It is not obvious that there are soldiers missing in action from the war in Iraq. It is said that the Arabs do not take prisoners, do not leave Americans alive. So the horror of a category of men archived by the subjunctive, neither real nor unreal, neither past nor present, neither recognizable nor localizable is an emotion associated with Vietnam, not Iraq. This is a mistake.
First, imagine the kind of paranoiac, legalistic, calculating Soviet Russia which could nurse a wounded Marine, but could not admit to his presence in the Soviet Union. Not without confirming their (illegal) presence in Laos. Not without confirming his (illegal) entry into the Soviet Union. Not without confirming his (illegal) imprisonment.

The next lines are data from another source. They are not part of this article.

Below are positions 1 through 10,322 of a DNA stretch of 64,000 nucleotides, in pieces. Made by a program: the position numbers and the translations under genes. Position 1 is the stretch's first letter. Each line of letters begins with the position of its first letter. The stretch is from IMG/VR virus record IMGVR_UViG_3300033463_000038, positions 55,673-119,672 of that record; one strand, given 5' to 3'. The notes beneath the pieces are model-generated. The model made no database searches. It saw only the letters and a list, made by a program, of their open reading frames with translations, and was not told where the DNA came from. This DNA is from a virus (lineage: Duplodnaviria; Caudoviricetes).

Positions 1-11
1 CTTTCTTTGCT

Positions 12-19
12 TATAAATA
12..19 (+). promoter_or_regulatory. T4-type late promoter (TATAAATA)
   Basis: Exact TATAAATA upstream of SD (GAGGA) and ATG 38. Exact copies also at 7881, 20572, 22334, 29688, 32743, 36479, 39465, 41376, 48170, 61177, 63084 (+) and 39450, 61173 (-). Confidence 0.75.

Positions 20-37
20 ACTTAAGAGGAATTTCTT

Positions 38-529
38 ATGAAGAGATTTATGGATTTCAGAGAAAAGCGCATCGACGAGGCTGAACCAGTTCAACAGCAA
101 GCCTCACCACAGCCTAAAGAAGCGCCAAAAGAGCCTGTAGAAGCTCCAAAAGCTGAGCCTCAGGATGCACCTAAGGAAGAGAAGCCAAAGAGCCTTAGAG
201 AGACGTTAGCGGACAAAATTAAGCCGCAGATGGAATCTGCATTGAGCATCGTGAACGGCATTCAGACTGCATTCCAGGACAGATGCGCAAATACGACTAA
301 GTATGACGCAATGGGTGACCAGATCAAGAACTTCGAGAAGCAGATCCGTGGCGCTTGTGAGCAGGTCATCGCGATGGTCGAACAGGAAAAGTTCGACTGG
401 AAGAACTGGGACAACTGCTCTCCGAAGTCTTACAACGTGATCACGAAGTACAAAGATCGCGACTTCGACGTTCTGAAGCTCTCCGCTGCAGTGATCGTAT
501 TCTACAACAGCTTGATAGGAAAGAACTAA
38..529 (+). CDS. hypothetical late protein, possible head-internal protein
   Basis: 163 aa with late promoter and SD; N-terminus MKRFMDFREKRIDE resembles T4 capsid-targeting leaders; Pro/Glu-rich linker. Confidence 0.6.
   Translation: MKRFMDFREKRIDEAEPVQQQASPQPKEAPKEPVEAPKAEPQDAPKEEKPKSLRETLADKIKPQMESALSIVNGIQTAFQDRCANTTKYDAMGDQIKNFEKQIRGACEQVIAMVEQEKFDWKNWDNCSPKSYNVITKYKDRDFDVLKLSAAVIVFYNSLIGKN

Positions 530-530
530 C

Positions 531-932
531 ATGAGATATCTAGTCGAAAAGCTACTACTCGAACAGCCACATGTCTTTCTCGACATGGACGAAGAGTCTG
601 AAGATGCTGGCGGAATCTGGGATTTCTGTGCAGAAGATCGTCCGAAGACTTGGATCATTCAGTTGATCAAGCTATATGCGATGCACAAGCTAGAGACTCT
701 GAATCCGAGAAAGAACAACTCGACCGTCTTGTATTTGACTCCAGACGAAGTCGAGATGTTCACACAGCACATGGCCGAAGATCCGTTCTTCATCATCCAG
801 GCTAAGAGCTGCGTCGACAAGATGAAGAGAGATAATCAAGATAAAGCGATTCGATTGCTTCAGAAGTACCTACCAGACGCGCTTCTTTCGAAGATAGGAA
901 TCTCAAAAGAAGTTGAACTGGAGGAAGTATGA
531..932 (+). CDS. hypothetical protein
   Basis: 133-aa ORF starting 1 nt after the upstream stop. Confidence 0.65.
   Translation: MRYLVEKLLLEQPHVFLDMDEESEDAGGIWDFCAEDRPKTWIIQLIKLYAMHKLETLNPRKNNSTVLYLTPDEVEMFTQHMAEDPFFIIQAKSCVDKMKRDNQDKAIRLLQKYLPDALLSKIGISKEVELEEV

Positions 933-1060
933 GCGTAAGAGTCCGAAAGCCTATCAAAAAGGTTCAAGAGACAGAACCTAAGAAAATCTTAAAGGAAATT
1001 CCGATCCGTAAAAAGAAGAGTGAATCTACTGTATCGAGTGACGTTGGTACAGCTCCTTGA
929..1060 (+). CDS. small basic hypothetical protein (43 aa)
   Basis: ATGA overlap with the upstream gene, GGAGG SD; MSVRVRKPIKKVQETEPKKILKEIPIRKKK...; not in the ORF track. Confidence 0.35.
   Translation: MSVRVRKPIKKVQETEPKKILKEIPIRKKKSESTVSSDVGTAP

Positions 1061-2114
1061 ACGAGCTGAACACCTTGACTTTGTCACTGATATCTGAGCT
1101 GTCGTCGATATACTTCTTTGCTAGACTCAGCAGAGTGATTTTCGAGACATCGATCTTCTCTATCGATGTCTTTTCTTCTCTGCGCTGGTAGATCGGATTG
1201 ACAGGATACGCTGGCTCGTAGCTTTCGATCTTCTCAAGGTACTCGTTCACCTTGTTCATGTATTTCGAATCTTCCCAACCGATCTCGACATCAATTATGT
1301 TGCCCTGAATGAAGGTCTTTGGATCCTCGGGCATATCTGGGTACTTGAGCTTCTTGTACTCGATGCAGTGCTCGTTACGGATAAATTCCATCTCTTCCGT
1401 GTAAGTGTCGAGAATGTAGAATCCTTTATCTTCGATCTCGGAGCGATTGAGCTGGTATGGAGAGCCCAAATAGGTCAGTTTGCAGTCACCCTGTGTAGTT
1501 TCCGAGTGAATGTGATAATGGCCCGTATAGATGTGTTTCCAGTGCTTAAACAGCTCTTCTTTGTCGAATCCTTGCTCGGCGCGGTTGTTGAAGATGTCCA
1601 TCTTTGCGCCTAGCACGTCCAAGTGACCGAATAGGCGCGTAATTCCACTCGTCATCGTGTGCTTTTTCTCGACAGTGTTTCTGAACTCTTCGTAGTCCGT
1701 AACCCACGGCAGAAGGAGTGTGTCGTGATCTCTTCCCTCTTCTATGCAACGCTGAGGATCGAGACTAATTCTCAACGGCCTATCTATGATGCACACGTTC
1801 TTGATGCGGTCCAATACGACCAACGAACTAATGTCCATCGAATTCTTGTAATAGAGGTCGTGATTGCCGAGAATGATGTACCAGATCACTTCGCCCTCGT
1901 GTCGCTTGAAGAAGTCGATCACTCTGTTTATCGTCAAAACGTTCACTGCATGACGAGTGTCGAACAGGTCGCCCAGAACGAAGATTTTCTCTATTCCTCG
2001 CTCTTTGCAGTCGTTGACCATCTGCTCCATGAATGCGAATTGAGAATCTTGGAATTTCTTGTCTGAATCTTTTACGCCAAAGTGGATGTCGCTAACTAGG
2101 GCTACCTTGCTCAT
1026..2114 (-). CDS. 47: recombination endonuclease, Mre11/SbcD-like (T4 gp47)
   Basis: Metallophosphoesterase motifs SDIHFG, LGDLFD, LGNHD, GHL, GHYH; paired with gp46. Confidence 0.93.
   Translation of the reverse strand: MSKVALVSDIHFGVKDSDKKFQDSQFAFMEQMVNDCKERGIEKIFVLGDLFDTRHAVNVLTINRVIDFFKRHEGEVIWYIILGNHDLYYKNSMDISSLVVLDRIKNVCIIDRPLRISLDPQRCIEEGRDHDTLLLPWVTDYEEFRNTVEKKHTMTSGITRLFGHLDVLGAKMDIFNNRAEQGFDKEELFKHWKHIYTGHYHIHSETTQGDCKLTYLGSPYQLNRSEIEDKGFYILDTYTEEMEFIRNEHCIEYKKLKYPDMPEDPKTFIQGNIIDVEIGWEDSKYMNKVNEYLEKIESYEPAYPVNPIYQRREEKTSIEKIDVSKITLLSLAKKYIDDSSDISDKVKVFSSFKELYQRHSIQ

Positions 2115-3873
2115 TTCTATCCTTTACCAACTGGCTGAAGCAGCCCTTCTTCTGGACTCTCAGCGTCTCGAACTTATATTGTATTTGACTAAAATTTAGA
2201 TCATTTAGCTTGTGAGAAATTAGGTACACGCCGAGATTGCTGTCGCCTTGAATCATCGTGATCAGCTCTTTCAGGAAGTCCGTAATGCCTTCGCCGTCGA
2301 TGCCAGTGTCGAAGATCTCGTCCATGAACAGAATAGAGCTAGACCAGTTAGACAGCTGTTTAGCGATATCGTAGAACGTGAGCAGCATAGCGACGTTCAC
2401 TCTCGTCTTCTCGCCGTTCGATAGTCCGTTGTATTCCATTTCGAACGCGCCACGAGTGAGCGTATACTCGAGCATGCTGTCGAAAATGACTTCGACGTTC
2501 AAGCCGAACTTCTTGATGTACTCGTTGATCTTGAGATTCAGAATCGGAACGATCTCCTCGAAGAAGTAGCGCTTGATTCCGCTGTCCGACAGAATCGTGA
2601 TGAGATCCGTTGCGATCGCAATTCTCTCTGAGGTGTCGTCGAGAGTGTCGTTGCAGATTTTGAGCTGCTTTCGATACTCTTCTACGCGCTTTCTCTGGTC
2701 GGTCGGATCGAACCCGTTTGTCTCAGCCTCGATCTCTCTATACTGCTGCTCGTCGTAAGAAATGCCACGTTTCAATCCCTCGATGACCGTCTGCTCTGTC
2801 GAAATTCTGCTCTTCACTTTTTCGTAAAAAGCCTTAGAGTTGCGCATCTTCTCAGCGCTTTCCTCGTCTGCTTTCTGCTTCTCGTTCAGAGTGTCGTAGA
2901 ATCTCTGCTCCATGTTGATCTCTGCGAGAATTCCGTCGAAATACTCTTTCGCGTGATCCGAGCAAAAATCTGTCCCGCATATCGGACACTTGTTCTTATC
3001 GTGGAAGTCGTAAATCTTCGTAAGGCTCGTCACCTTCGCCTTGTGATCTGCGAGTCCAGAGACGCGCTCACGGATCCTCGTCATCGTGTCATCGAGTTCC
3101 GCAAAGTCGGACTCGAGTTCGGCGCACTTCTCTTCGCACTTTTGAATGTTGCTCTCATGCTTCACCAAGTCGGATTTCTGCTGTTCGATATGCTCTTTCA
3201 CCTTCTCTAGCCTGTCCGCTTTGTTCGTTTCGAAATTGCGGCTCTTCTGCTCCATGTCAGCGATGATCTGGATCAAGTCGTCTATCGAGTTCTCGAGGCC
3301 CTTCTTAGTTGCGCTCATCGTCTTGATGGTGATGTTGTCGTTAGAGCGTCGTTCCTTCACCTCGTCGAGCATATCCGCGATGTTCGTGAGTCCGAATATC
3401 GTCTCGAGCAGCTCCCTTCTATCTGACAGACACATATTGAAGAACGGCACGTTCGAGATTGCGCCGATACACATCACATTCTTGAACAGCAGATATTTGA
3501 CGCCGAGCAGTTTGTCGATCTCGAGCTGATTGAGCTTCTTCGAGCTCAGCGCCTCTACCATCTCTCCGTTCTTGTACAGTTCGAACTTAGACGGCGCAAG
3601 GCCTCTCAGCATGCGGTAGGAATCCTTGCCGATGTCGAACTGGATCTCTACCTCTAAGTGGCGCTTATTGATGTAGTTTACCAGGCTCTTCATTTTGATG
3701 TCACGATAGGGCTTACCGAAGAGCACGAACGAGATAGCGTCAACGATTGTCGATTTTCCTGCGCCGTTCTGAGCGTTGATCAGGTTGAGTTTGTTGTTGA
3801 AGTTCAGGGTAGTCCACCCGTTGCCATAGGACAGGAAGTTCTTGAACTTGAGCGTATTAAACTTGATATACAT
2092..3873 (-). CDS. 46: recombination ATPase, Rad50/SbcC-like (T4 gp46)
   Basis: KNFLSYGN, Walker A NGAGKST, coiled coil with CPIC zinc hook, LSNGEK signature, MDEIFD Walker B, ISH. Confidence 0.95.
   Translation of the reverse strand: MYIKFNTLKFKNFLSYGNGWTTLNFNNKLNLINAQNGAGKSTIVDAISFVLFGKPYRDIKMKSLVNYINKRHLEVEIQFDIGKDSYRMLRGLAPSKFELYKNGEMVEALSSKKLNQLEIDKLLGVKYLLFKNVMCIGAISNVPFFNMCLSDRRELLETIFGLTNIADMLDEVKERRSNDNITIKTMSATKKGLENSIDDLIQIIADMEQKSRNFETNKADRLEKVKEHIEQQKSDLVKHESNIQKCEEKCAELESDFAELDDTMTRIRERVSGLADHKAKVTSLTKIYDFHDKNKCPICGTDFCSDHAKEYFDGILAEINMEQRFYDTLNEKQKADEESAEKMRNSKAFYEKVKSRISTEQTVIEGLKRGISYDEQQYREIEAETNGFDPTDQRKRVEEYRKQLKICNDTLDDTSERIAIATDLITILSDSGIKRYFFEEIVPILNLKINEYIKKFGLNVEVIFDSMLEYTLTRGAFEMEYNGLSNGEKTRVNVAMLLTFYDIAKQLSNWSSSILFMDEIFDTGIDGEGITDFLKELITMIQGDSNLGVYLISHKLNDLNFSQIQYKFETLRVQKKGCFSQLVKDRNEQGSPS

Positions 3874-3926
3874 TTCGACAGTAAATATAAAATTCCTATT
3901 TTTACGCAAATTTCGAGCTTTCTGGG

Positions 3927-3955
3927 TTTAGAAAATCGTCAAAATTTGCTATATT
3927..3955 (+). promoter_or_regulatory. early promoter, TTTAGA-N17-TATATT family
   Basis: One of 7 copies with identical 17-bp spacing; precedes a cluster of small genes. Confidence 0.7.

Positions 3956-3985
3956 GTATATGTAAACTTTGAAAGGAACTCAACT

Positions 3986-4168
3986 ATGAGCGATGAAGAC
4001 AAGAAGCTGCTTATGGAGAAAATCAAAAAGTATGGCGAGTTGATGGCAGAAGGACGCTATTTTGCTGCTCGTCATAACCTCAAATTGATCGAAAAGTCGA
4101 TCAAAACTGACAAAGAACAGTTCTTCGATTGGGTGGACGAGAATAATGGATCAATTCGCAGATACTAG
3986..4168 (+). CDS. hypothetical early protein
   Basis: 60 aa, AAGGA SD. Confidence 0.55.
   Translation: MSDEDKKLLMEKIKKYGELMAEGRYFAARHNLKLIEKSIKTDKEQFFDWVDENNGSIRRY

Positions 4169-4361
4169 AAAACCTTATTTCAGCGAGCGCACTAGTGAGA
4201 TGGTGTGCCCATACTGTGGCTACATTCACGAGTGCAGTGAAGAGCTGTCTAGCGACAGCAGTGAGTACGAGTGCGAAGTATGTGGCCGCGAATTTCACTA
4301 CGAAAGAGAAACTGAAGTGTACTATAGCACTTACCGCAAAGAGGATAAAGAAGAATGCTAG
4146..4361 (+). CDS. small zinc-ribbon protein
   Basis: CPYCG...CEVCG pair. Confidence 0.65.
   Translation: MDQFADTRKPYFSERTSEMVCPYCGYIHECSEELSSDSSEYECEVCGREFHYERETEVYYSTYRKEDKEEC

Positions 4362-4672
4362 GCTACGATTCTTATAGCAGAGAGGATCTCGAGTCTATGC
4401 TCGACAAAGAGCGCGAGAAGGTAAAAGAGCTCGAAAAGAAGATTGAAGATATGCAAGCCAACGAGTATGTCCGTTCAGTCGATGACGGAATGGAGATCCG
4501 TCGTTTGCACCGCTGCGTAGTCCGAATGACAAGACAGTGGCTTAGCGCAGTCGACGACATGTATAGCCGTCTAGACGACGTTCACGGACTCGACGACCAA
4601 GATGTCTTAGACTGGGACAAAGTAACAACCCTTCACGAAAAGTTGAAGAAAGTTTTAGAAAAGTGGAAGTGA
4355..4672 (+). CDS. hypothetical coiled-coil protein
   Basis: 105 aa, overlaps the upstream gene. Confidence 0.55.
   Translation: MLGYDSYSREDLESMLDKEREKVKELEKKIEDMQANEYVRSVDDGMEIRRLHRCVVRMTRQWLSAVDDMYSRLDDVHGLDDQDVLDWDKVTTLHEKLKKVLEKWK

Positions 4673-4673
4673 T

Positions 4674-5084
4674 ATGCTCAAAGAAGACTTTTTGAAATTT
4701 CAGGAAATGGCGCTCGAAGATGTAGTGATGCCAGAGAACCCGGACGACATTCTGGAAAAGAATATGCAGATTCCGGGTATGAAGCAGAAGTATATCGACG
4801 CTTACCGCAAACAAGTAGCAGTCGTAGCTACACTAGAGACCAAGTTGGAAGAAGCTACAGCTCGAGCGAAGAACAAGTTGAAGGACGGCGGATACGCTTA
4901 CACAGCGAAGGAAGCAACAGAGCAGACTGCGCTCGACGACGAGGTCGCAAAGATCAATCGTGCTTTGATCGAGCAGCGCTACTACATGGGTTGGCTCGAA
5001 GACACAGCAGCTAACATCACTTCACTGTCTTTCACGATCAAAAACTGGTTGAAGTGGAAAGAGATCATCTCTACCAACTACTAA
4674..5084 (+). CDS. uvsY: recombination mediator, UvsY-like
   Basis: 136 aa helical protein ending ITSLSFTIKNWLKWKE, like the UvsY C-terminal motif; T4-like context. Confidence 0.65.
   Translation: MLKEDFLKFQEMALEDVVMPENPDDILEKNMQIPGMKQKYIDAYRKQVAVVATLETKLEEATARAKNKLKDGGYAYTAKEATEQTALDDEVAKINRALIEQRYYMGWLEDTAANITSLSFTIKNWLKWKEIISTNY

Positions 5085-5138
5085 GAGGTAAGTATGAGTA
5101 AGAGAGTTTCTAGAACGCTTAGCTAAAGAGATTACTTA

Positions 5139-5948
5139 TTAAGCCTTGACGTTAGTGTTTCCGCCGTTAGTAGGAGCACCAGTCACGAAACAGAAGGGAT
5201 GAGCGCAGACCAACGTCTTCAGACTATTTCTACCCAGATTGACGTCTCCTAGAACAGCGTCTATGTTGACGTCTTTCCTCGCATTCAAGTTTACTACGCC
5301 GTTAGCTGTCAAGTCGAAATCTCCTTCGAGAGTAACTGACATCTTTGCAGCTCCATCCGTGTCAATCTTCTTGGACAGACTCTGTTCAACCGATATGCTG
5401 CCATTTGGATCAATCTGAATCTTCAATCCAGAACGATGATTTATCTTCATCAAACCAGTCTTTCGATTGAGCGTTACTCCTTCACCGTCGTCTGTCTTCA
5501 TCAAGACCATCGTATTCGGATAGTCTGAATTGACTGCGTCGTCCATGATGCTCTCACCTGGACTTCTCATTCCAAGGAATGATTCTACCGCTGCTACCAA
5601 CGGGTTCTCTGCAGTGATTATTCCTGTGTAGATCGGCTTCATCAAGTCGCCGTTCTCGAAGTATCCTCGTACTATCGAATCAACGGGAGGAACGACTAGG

Second, imagine that news of this missing soldier arrives in Washington, but the soldier himself does not. Thirty years after Vietnam, a nosy busybody Jewish-Polish CIA hacker hag, with the chutzpah of someone who’s been around the block on heels, makes friends with a CIA boyscout and helps him find out why.
Iraq is not yet Vietnam, but wait.